“The president does not have power under the Constitution to unilaterally authorize a military attack in a situation that does not involve stopping an actual or imminent threat to the nation.” — Candidate Barack Obama, 2007
It’s rare that I agree with the chuckleheads at the New York Times editorial board, but I do here:
As the Pentagon gears up to expand its fight against ISIS, a fundamentalist Sunni militant group that controls large areas of Iraq and Syria, Congress appears perfectly willing to abdicate one of its most consequential powers: the authority to declare war.
The cowardice in Congress, never to be underestimated, is outrageous. Some lawmakers have made it known that they would rather not face a war authorization vote shortly before midterm elections, saying they’d rather sit on the fence for a while to see whether an expanded military campaign starts looking like a success story or a debacle. By avoiding responsibility, they allow President Obama free rein to set a dangerous precedent that will last well past this particular military campaign.
But then they (predictably) go off the rails.
Mr. Obama, who has spent much of his presidency seeking to wean the United States off a perpetual state of war, is now putting forward unjustifiable interpretations of the executive branch’s authority to use military force without explicit approval from Congress.
There was this little thing called Libya, where our Dictator in Chief bombed a foreign country without any authorization from Congress. Oddly, the editorial board does get around to mentioning this:
The administration has been situational when it comes to asking Congress for the approval to use military force. When Mr. Obama authorized an air campaign in Libya in 2011 to help embattled rebels overthrow Col. Muammar el-Qaddafi, he chose not to get permission from Congress. That decision was remarkable because the president overruled the top lawyers at the Pentagon and the Justice Department, who argued that under the 1973 War Powers Resolution, any military action that lasted more than 60 days required formal authorization from Congress.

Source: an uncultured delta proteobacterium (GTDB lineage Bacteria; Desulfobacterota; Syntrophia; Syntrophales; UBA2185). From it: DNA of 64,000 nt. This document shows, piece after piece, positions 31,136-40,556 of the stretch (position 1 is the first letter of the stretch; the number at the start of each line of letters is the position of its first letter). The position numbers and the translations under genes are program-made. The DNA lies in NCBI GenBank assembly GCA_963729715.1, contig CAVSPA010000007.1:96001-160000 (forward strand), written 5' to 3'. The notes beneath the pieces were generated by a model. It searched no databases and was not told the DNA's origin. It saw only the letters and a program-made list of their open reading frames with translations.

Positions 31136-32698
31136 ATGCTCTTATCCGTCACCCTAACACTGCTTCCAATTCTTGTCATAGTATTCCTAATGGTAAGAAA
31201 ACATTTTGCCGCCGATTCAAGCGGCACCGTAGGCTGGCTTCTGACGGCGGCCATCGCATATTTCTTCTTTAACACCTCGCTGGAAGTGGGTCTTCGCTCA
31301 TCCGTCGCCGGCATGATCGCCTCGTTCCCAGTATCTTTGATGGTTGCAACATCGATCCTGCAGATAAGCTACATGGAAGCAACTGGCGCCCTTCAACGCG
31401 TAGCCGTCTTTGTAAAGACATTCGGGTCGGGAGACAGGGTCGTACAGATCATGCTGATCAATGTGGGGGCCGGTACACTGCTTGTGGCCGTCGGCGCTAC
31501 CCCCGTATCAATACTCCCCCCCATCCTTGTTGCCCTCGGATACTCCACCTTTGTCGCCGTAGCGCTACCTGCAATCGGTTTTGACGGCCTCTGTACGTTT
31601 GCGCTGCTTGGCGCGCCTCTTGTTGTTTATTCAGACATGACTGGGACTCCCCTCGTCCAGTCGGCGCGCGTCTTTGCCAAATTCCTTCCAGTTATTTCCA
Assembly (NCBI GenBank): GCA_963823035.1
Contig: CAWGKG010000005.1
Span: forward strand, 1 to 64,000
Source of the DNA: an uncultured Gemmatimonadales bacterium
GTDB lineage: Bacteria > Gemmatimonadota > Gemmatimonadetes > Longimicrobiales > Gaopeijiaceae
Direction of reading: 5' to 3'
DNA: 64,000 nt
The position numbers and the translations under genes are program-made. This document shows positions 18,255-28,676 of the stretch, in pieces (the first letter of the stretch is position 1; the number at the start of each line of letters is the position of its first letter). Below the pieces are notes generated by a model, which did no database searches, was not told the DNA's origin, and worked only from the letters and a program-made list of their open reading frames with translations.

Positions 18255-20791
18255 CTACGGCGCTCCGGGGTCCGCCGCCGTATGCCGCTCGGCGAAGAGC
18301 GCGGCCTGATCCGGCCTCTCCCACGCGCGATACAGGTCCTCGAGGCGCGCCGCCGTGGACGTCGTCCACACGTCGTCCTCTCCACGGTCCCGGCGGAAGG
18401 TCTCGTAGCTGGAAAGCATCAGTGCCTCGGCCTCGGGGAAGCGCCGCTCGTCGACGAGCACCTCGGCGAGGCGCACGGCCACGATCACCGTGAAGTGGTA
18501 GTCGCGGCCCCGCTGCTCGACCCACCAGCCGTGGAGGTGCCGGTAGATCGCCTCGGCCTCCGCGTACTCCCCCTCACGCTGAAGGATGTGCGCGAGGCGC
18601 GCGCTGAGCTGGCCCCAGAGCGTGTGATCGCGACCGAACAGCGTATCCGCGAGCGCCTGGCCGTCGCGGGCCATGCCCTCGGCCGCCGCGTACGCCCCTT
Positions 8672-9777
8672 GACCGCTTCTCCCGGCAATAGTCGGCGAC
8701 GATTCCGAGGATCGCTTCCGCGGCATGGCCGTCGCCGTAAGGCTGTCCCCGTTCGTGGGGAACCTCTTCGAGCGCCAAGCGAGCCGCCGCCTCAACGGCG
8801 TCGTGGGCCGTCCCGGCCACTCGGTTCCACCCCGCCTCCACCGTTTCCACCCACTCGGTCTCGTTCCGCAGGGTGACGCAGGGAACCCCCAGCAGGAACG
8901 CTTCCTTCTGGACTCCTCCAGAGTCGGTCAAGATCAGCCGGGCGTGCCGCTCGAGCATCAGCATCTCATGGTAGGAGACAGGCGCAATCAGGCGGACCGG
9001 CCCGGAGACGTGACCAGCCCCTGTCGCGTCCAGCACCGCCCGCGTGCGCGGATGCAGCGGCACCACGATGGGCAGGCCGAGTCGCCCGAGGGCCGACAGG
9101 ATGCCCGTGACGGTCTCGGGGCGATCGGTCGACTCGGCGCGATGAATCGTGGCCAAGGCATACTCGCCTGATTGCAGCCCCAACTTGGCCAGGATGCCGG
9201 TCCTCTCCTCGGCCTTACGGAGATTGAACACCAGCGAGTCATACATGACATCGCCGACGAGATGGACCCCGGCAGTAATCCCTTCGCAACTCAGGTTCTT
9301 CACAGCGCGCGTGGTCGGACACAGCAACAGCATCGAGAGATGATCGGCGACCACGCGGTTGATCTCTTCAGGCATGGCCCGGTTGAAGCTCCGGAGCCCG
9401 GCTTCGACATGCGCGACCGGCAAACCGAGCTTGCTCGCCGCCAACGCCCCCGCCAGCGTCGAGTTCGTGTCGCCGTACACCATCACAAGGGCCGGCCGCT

Last year, when Mr. Obama came close to launching cruise missiles in response to a chemical weapons attack by the Syrian government, he argued that it was imperative to seek a congressional vote. When it became clear that lawmakers and the public wouldn’t support an attack, the administration backed down and was lucky to find a diplomatic alternative.
Wow. So . . . Obama shares some blame here, you say? And he’s done it before — claiming that the term “hostilities” does not include “bombing”?
It’s almost as if he has not spent his presidency trying to wean us off a state of war. It’s almost as if saying that he “now” is putting forth “unjustifiable interpretations of the executive branch’s authority” whitewashes the fact that this isn’t the first time.
Overall, I suppose the piece is OK in describing the sorry state of affairs that we have come to. But the gutless editorial writers fail to answer one very important question.
Let’s say the Congress were to bring this bombing campaign up for a vote. And voted it down.
And Obama said he was going to do it anyway.
What should Congress do in that situation, editorial writers?
Is there a reason you do not want to put your answer in writing?